Durham police officers are crediting an initiative started six years ago for reducing crime in one of the city's most violent neighborhoods.
"Operation Bull's Eye" targeted a two-square-mile area with high rates of crime and "shots fired" calls. Officers used enforcement and community-building programs to bring shooting incidents down by more than half and overall violent crime down by nearly 40 percent.
Durham's deputy chief Larry Smith says the lower numbers can't be attributed to enforcement alone.
"It's not just a crime issue. It's a quality of life issue so when you look at education improving in the area - you look at revitalization, access to parks, access to better housing - a lot of things have affected that area outside of enforcement," Smith says. "But the first thing you have to do is get a handle on the crime and let people feel like there's hope for that area."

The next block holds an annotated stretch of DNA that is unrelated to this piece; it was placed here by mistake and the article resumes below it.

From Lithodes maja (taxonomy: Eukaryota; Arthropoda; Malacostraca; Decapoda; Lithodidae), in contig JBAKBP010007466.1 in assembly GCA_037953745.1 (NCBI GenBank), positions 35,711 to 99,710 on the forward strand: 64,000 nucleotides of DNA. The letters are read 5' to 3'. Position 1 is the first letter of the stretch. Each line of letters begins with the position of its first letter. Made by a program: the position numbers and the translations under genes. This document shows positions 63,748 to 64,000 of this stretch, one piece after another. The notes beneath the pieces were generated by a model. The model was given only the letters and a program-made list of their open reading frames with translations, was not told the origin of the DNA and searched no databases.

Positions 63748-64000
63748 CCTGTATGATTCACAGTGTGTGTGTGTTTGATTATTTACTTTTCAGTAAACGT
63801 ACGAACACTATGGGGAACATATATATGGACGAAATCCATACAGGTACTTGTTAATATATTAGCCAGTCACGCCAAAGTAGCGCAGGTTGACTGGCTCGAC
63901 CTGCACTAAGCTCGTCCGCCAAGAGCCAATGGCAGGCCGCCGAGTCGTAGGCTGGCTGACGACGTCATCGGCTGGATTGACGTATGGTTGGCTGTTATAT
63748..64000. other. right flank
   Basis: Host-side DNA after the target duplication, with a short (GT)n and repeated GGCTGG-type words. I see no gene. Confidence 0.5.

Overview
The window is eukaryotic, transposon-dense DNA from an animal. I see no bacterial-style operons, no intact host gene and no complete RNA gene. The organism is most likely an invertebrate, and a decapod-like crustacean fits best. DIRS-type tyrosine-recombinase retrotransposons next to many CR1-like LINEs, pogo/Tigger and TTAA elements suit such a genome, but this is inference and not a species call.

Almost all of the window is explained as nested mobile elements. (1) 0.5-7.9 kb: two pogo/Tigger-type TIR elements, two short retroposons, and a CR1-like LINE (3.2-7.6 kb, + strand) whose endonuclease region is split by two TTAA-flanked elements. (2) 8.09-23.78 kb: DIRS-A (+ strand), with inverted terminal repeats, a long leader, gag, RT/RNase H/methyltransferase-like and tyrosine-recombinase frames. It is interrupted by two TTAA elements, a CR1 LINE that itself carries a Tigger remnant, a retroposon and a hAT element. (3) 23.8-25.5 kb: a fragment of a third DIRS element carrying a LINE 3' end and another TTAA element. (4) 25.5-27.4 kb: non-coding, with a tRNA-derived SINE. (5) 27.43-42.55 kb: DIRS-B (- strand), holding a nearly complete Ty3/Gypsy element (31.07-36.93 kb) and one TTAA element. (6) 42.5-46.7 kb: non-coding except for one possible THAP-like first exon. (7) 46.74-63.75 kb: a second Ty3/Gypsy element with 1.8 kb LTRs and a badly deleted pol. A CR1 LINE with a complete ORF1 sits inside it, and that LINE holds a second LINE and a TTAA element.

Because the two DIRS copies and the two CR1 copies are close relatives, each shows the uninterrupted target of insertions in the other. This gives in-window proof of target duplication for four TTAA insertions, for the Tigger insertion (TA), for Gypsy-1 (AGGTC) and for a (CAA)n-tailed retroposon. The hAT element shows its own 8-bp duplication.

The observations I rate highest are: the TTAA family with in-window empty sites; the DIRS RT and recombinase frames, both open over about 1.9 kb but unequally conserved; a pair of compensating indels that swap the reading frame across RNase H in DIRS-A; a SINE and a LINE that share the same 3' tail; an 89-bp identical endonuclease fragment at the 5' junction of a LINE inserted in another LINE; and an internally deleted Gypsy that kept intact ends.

Smith says the program has been successful enough to try in other areas on a smaller scale where crime has spiked. He says the results in the target area gives them many reasons for optimism.
"It's going in the right direction, and it's gone in the right direction significantly, not just a little bit," says Smith It's unrealistic to think that one day there will be zero crime in Northeast Central Durham or any other part of the city but especially in an area that has been historically known as a high crime area to see these type of changes in there not just in crime but also in some revitalization is quite significant."
Smith says Durham has gotten many inquiries about its approach, even presenting the principles of Operation Bull's Eye to departments in other states.